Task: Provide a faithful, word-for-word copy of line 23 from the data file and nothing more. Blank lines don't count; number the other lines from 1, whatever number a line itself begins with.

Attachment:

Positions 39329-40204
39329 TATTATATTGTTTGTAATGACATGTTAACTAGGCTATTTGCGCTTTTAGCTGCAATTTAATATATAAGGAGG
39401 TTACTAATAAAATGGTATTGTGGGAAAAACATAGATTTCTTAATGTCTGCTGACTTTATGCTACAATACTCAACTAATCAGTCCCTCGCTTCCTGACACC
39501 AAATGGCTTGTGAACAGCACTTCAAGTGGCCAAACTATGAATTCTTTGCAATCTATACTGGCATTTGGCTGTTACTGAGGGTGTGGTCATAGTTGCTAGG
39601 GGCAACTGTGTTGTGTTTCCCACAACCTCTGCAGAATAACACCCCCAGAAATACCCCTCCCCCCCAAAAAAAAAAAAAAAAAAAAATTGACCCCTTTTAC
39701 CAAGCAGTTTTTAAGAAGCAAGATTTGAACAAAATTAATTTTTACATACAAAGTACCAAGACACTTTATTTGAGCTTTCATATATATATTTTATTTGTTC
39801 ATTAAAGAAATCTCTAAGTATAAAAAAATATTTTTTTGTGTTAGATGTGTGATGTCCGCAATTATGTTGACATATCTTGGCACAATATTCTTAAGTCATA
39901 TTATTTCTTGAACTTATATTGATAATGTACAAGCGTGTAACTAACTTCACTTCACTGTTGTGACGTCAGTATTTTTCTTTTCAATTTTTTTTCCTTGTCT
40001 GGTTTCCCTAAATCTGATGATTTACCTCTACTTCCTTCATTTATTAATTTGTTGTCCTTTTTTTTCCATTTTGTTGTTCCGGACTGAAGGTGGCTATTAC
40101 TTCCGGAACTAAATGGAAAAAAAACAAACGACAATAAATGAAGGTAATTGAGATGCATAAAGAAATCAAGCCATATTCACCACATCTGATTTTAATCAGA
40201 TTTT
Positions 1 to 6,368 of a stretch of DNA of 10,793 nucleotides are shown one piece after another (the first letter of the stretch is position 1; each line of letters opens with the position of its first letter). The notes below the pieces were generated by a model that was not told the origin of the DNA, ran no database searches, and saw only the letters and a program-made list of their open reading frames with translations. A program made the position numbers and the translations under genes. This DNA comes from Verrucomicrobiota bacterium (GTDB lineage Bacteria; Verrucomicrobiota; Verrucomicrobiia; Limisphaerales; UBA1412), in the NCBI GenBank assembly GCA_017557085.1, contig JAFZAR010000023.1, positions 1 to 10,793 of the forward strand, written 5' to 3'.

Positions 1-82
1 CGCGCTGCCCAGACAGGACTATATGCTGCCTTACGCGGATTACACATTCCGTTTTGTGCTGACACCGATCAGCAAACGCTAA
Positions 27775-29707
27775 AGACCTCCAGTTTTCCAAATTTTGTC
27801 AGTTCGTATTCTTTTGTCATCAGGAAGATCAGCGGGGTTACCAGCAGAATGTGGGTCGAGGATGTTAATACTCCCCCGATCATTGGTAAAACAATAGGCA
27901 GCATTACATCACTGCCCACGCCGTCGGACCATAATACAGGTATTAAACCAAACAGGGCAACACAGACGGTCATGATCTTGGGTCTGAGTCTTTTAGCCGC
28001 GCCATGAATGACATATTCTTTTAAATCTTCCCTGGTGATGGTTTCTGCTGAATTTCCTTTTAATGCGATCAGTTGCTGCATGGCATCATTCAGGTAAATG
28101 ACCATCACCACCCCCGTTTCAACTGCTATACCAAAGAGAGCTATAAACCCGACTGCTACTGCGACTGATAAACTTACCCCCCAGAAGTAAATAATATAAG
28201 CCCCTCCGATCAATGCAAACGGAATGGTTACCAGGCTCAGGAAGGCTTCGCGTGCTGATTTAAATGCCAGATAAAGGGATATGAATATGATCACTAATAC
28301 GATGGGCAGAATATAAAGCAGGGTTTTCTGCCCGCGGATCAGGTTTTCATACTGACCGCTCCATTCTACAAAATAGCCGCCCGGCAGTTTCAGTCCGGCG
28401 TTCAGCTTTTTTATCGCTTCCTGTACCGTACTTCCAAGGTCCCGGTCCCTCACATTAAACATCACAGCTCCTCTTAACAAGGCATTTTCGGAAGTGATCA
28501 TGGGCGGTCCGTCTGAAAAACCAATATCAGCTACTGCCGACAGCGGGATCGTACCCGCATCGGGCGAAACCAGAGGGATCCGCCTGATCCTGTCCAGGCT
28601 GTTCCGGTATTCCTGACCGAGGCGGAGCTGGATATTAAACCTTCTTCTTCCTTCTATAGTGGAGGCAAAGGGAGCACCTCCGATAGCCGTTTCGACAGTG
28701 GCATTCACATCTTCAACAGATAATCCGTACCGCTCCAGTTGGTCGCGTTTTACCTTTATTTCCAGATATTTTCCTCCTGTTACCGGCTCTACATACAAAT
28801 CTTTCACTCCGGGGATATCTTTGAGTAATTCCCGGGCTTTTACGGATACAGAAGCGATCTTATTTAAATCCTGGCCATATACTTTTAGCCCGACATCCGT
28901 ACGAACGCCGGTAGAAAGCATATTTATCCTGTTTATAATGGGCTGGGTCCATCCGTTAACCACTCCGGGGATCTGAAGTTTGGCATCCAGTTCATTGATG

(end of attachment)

28401 TTCAGCTTTTTTATCGCTTCCTGTACCGTACTTCCAAGGTCCCGGTCCCTCACATTAAACATCACAGCTCCTCTTAACAAGGCATTTTCGGAAGTGATCA